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Learning Arabic: Part 2

Updated on May 15, 2017

A friend of mine and I went to a state park the other day. It’s May in the Chicagoland area, which is a great time of year for Chicagoans. The weather is at its best, between winter and summer (where the heat can be grueling).

The sun was out, and we walked along the path catching up in what turned out to be t-shirt weather. Admiring the scenery along the way, I did my best to make observations in Arabic.

It had been over four months since I first re-visited the language, in January or February of 2017. This is around the same time that I started building content for my website, so my studies were a bit cramped, but I had a lot of opportunity to discover and develop new methods of study, and practice. One method that I found online was to write a short description of someplace that you remember very well, like your bedroom, or where you work, and translate those surroundings, and your actions to Arabic.

Learning the translation of your natural, every day surroundings is an effective method of learning a language.
Learning the translation of your natural, every day surroundings is an effective method of learning a language.

I haven’t written a full description of any one place in my memory, but I’ve given myself a lot of hands on practice in many other ways. The most difficult aspect right now is finding exposure, as I mentioned in “Arabic for Writers and Freelancers,” but that’s only speaking of who I come into contact with on a daily basis. Fortune enough for me, one of my coworkers is Egyptian, and speaks Classical Arabic (as well as Egyptian-Arabic, and French I believe), but that exposure is mainly just in passing while at work. I bring notecards with me with vocabulary: that contains words in English, their Arabic translation, and my own form of Arabic-English phonetics (since I’ve pretty much abandoned the phonetics provided in the dictionary) and I practice while I’m at work. I put grammar lessons on the opposite side of the card. All I can do for the most part is work on letter recognition and spelling, but it still counts for something. From time to time I’ll ask my coworker, whose name is Ahmed, if I’m pronouncing something correctly, or I’ll just say something, and see if he was able to understand me.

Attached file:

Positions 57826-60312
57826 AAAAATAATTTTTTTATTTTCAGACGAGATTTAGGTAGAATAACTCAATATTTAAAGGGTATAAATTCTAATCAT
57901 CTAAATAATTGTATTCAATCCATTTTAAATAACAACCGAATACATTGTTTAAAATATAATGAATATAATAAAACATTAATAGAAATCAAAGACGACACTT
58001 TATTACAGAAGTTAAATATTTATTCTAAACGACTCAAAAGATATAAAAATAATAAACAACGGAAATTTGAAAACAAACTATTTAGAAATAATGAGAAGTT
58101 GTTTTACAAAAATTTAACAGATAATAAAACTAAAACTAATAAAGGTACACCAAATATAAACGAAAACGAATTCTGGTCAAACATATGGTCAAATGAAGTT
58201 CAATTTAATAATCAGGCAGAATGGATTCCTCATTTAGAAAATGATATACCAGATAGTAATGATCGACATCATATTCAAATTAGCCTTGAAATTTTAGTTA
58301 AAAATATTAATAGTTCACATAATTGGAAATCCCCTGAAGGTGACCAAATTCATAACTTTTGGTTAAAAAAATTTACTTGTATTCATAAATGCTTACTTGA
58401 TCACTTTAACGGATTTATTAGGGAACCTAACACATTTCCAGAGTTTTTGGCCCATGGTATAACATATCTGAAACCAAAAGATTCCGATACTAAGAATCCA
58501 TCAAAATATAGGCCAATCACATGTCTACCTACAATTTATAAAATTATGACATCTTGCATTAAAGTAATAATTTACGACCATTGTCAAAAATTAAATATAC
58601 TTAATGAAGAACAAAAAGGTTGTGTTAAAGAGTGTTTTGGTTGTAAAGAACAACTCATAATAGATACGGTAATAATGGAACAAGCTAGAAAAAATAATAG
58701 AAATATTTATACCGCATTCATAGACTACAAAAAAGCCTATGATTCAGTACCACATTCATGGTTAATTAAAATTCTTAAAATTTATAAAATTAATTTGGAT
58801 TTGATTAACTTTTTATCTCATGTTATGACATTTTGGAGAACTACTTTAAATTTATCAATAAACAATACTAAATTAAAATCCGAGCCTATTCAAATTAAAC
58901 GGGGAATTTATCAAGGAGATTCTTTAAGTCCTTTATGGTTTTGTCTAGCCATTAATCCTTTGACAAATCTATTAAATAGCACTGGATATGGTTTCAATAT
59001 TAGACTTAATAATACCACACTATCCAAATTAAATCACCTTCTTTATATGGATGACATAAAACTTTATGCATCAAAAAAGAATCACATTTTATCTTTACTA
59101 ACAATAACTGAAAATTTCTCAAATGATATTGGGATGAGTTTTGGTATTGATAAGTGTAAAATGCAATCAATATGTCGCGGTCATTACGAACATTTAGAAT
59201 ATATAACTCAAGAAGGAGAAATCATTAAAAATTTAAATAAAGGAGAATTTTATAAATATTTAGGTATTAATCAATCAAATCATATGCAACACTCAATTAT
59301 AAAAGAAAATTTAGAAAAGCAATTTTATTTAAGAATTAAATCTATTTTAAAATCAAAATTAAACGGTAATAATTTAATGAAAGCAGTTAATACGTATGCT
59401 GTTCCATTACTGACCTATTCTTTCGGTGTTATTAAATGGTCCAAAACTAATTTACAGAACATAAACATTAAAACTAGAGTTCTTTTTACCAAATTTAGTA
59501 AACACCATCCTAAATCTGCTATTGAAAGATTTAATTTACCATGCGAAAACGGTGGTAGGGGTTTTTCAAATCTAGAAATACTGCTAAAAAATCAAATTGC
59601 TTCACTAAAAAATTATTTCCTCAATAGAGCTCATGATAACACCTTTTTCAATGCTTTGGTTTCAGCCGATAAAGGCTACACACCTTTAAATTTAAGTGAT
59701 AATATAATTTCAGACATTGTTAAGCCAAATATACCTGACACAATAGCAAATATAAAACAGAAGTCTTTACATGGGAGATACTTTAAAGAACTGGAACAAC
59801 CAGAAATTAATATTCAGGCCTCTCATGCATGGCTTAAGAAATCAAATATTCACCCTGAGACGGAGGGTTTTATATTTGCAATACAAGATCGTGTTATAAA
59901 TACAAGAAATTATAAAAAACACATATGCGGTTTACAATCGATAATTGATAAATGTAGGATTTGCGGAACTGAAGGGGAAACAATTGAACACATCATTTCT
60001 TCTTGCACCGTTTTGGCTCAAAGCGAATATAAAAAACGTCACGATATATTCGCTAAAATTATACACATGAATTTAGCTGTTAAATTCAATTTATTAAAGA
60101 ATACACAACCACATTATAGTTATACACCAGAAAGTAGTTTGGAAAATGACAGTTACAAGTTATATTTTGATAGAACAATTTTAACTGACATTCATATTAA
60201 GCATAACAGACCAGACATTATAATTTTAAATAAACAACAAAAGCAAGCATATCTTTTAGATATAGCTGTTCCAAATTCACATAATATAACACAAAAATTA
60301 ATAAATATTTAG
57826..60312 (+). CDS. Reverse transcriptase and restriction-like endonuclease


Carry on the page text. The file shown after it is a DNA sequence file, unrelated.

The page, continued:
I’ll say, “I am going north for work” or “I heard the capital is sunny.” Pronunciation is easily the most difficult part of learning how to read, write, and speak Arabic. The help Ahmed is able to provide is much needed. As for now, I’m progressing, but I often have to spell out the word that I’m trying to say in order for him to tell me how to pronounce it correctly.

The very first hurdle is actually learning how to say each letter. The letter “ra” for instance is often pronounced with “rolling r’s” that can go on twice as long as Spanish “rolling r’s.” There are a few others that I know of that don’t come easily… The real trouble is thinking you’ll be pronouncing something right, and end up being nowhere close. There was one day I meant to tell Omar from “Part 1” to “have a good day,” in Arabic, and he started laughing. If I remember correctly, I told him to “have a good donkey” or something.

My main means of exposure is through media, particularly music. I found that listening to music wasn’t so much for helping me with vocabulary, but to learn and build an understanding how Arabic is spoken, and sung. I was able to pick out some words and phrases, but for the most part I still didn’t know what they were saying. Even still, after listening to the same song long enough, I would learn, perhaps not the translation of the lyrics, but how the song was sung, and the real intention was simply to pick out Arabic syllables and letters as they were being sung. This was a very lucrative study technique. I came across a female rapper from Tunisia, which is a Muslim-majority country in North Africa, which sits on the coastline of the Mediterranean Sea with Algeria to the west and Libya to the southeast.

The article wasn’t so much about learning Arabic, or the musician; if anything it revolved around Mohammed Bouazizi, who was a fruit vendor in Tunisia’s capital of Tunis. The country had been riddled with government and police corruption for the previous twenty-some years, and one day, Mohammed’s fruit cart was confiscated because he didn’t have the proper permits required. He tried to pay for one and was beaten by Tunisian police. He then went into the police station and lit himself on fire as a form of political protest.